Posted by EAH on August 26, 2003
In Reply to: Re: Daylight, dead-enders (fixing typos) posted by Bob on August 25, 2003
: : : : hi..Today's list..Thank you very much.
: : : : 1.and by golly
: : : : 2.That would keep the Army's head count flat
: : : : 3.Army is stretched too thin
: : : : 4.There's no daylight between him and me on this issue
: : : : 5.have caught someone literally "off guard"
: : : : 6.run the risk of having people vote with their feet.
: : : : 7.dead wrong
: : : : 8.his negatives are creeping up
: : : : 9.has come home to roost
: : : : 10.have called on the president to face up to the need for more boots on the ground
: : : : 11.Saddam's "dead-enders".
: : : : 12.refuses point blank to say anything.
: : : Dictionary references are from Merriam-Webster online.
: : : 1. and by golly. Subsitute for mild oath: "by God."
: : : Main Entry: gol·ly
: : : Pronunciation: 'gä-lE
: : : Function: interjection
: : : Etymology: euphemism for God
: : : Date: 1775
: : : -- used as a mild oath or to express surprise
: : : 2.That would keep the Army's head count flat. Head count would refer to number of people. But I don't know if it means people in the Army or a body count of people killed. "Flat" would mean stay the same, no rise or fall.
: : : 3. Army is stretched too thin. There are too few people to do the work.
: : : 4. There's no daylight between him and me on this issue. I'm not sure. It could mean their opinions are similar. But it could also mean the opposite.
: : : 5. have caught someone literally "off guard." If it truly is "literal," then someone guarding something was caught by surprise.
: : : 6. run the risk of having people vote with their feet. People expressing an opinion by leaving or not participating. In other words, their actions are their "votes."
: : : 7. dead wrong. Absolutely, totally wrong.
: : : 8. his negatives are creeping up. I don't know. Never heard this one.
: : : 9. has come home to roost. Short for "chickens coming home to roost."
: : : CHICKENS HAVE COME HOME TO ROOST, THE -- Chickens scratch around in the barnyard, in the fields and woods during the day. But at night they come home to the hen-house to roost. This saying is comparing a person's evil or foolish deeds to chickens. If a person does wrong, the "payback" might not be immediate. But at some point, at the end of the day, those "chickens" will come home to roost. "One has to face the consequences of one's past actions. In English, the proverb goes back to Chaucer's 'Parson's Tale' (c 1390). It was also know to Terence (about 190-159 B.C.) First attested in the United States in the 'Life of Jefferson S. Batkins' . The proverb is found in varying forms: Curses, like chickens, come home to roost; Sooner or later chickens, come home to roost..." From "Random House Dictionary of Popular Proverbs and Sayings" by Gregory Y. Titelman (Random House, New York, 1996).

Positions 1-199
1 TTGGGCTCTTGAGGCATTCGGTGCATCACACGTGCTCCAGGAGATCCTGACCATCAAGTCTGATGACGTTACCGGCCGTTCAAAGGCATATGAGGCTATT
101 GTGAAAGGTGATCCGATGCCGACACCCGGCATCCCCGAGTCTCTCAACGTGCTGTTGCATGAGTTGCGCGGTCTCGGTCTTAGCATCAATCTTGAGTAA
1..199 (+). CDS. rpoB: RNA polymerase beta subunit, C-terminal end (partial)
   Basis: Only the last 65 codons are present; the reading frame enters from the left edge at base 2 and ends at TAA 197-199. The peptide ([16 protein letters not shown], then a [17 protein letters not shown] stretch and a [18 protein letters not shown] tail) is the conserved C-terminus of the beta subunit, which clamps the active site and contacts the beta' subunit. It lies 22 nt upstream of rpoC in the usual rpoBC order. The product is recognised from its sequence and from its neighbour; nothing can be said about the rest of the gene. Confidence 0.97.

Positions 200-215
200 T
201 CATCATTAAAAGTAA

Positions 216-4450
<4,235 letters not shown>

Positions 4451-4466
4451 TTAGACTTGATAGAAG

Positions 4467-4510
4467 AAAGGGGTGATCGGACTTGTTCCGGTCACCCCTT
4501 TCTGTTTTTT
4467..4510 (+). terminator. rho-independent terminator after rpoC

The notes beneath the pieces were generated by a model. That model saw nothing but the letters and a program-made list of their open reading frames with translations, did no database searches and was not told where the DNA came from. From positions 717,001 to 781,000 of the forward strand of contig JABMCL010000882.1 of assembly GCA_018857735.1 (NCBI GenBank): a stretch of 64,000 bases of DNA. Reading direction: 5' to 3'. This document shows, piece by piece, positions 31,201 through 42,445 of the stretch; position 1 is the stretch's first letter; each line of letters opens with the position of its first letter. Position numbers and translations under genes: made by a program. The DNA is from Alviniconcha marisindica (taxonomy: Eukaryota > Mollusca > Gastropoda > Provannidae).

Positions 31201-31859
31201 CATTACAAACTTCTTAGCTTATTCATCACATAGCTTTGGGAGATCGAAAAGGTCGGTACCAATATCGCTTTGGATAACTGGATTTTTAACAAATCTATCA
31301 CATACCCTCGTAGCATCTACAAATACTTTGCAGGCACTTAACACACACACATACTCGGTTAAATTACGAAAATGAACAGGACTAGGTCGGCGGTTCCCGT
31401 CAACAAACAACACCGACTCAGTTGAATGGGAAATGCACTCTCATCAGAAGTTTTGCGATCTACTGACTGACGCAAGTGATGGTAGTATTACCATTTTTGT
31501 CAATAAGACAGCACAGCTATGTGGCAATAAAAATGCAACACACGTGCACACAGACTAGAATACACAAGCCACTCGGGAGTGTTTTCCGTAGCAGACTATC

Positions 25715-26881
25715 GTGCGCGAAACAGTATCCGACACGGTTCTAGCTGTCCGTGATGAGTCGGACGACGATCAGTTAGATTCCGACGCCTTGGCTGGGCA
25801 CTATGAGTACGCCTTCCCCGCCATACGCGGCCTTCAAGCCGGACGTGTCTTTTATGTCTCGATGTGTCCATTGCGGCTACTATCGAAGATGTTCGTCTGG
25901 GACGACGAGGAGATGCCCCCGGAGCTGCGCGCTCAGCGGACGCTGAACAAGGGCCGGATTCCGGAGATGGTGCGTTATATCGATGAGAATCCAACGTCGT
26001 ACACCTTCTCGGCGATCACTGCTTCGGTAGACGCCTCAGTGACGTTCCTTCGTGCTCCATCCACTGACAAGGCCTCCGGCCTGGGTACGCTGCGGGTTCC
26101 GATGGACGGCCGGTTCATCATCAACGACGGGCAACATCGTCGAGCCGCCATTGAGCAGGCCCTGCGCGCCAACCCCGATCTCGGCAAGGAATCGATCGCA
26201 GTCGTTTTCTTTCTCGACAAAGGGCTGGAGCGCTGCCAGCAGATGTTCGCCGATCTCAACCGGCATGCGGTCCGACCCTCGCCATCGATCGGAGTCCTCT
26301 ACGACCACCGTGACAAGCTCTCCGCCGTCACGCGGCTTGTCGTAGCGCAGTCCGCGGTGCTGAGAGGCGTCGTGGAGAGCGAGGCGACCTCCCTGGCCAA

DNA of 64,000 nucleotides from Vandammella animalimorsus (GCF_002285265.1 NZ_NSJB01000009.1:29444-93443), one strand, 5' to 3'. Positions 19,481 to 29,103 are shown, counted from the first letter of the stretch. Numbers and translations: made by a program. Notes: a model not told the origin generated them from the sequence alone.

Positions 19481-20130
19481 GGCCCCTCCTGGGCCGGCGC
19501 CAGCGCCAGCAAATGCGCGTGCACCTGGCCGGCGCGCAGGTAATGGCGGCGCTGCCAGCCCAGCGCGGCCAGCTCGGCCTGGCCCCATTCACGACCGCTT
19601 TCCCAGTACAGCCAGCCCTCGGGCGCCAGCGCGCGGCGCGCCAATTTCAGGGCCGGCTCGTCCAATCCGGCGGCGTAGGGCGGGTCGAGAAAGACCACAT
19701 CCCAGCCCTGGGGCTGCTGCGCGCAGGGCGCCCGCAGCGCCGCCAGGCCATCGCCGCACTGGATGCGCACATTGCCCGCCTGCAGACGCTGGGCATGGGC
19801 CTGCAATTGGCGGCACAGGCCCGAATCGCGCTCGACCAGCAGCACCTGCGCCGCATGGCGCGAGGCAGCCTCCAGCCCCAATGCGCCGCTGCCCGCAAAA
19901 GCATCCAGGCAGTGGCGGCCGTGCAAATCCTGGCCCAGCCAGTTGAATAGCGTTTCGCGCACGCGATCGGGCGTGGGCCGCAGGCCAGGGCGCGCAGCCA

: : : 10. have called on the president to face up to the need for more boots on the ground. Asked that the president admit and address the need for more soldiers.
: : : 11. Saddam's "dead-enders". I don't know.
: : : 12. refuses point blank to say anything. Bluntly refusing to say anything at all. See meaning No. 2:
: : : Main Entry: point-blank
: : : Pronunciation: 'point-'bla[ng]k
: : : Function: adjective
: : : Date: 1591
: : : 1 a : marked by no appreciable drop below initial horizontal line of flight b : so close to a target that a missile fired will travel in a straight line to the mark
: : : 2 : DIRECT, BLUNT
: : : - point-blank adverb
: : 4. No daylight. His position and mine are so similar, that there is no room to find a difference between us. Think of two people standing side by side so closely that no sunshine can be seen between them.
: : 8. His negatives are creeping up. In opinion polls, citizens are asked how they feel about people and issues (something politicians pay VERY close attention to.) There are positive numbers (approval ratings) and negative numbers (disapprovals). When "his negatives are creeping up" he is seen unfavorably by a gradually increasing percentage of people.
: : 11. "Dead-enders" a pet phrase of American Secretary of Defense Donald Rumsfeld, who dismisses the resistance to American occupation in Iraq as the work of a few Sadaam loyalists who would follow him to the dead end. He hopes to convey by this phrase that they are few in number, doomed in a lost cause, and of no great importance. Of course, this is the same arrogant blowhard who believed Iraqis would greet U.S. invaders with flowers and song. Often wrong, but never in doubt.
2. "head count (also written as one word headcount) flat". On USA fiscal charts, growth is shown as a diagonal from lower left to upper right. Decline as a diagonal from upper left to lower right. If there is no change, or the growths and declines balance each other, the line is straight or "flat".
A flat headcount for a business describes the situation where the number of employees remains constant. The number of newly hired individuals is the same as the number of those leaving the company by retirement, layoffs and personal reasons.
3. "stretched too thin"...if army units are spread too far from each other, they cannot support each other from enemy attack.
9. "come home to roost"
A legendary Russian queen was "royally ticked off" - apologies, I couldn't resist using that phrase meaning "annoyed/angried" - when she learned that her husband had been killed. The queen tracked the murderers back to their hometown. Instead of demanding their heads, she requested one hen from each family living there, a very modest compensation. The townspeople rejoiced and went to sleep drunk. That evening the queen's men tied smoldering sticks to the legs of the chickens and released them. The chickens returned to their roosts. The roosts caught fire. These fires spread and all the inhabitants died.